Benzodiazepine Withdrawal and Detox
Benzodiazepines (commonly referred to as “benzos”) are often misused for their sedative effects, or to increase the high of other drugs taken with it. Benzodiazepine detox is the first step of treatment and recovery.
Benzodiazepine withdrawal is often accompanied by physical and mental side effects as the body adjusts to lower doses or complete discontinuation of drug use. The withdrawal process takes time, so suddenly stopping benzodiazepine use can be dangerous.
Benzodiazepine withdrawal treatment guidelines support the slow and steady decrease of benzos to reduce the risk of seizures or other negative effects. Learning about benzo withdrawal symptoms and detox recommendations is crucial for a healthy detox experience.
Symptoms of Benzodiazepine Withdrawal
Benzodiazepine withdrawal can vary from mild to severe, depending on the dose and frequency of misuse. The symptoms that can occur during the process are known as benzodiazepine withdrawal syndrome and include physical and mental symptoms. Some of the symptoms include:
- Sleep disturbance
- Weakness or dizziness
- In severe cases, psychosis or delirium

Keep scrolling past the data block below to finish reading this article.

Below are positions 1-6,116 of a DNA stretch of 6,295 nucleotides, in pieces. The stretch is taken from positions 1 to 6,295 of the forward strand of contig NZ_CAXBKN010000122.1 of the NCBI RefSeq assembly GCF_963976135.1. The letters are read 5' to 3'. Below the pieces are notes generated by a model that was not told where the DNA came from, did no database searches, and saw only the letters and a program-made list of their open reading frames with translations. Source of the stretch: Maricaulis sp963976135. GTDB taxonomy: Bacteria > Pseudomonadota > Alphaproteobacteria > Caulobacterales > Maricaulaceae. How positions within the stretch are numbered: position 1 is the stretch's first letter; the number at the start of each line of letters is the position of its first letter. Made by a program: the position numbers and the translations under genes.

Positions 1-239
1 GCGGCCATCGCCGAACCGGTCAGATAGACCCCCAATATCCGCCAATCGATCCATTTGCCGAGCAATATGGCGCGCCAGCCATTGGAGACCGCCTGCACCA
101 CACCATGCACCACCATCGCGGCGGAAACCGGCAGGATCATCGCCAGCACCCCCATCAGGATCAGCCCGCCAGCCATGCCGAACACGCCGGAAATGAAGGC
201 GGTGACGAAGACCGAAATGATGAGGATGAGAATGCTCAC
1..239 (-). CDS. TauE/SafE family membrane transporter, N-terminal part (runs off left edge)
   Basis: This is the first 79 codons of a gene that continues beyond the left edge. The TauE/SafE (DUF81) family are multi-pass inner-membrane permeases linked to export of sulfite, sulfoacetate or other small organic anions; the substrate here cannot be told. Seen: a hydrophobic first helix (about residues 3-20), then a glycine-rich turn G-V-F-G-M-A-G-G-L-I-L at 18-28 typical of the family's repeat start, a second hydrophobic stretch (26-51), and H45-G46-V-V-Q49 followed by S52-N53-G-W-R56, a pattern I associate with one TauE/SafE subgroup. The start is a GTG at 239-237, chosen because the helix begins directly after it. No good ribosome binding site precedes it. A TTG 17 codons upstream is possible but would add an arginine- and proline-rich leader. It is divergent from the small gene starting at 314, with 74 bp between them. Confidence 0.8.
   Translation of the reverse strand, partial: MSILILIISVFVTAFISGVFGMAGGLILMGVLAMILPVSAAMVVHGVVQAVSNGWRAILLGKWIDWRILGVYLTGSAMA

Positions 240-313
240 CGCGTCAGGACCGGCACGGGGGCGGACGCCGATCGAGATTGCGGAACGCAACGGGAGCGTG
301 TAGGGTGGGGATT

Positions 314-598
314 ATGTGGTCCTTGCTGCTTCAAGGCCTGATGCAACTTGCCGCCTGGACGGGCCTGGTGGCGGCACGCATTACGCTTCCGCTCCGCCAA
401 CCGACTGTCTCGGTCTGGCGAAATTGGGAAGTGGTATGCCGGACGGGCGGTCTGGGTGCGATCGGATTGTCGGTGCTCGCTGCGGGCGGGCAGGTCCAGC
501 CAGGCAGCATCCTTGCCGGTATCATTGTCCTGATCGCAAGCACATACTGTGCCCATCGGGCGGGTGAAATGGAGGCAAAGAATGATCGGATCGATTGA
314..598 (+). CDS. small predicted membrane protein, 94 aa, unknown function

Some benzos, such as Alprazolam, can have more unpleasant withdrawal symptoms compared to other types. Switching to a different type of benzo before beginning detox to reduce the dose can improve the withdrawal process. Antiseizure medication can also be prescribed to reduce the risk of withdrawal seizures.
Benzo Withdrawal Timeline
The benzodiazepine withdrawal timeline depends on the starting dose and whether benzos have been used with other drugs or alcohol. The symptoms of withdrawal can start as soon as one to four days after reducing or stopping use.
There are no specific timelines for benzo withdrawal since dose and tolerance vary from person to person. In general, people starting at a higher dose (over 10 mg per day) can taper more quickly than people with a lower dose. However, once the dose reaches 10mg per day, tapering should be slowed.
Based on that tapering schedule, benzo withdrawal can last from several weeks to several months. The initial process of withdrawal is just the first step in recovery. Therapy and aftercare can continue for months or years after withdrawal symptoms end.
Dangers of Benzodiazepine Withdrawal
Withdrawing from benzos is required to stop use, but there are some related risks. For anyone who has taken benzos for at least one to six months, stopping suddenly can be dangerous.
Risk factors for adverse withdrawal symptoms include starting doses higher than 10mg, other substance or alcohol use and a pre-existing, severe dependence. Patients who are withdrawing from benzos are also at risk of seizures, which can have long-term effects or could be fatal.
In addition to experiencing withdrawal symptoms shortly after stopping use, around 10% to 15% of people also experience post-acute withdrawal syndrome (PAWS). PAWS following benzo withdrawal can last months or years and can cause:
- Anxiety or depression
- Memory or cognitive problems
- Gastrointestinal issues
It’s unclear why PAWS symptoms persist beyond typical withdrawal symptoms, but PAWS is usually seen in people who have used benzos for more than 20 years.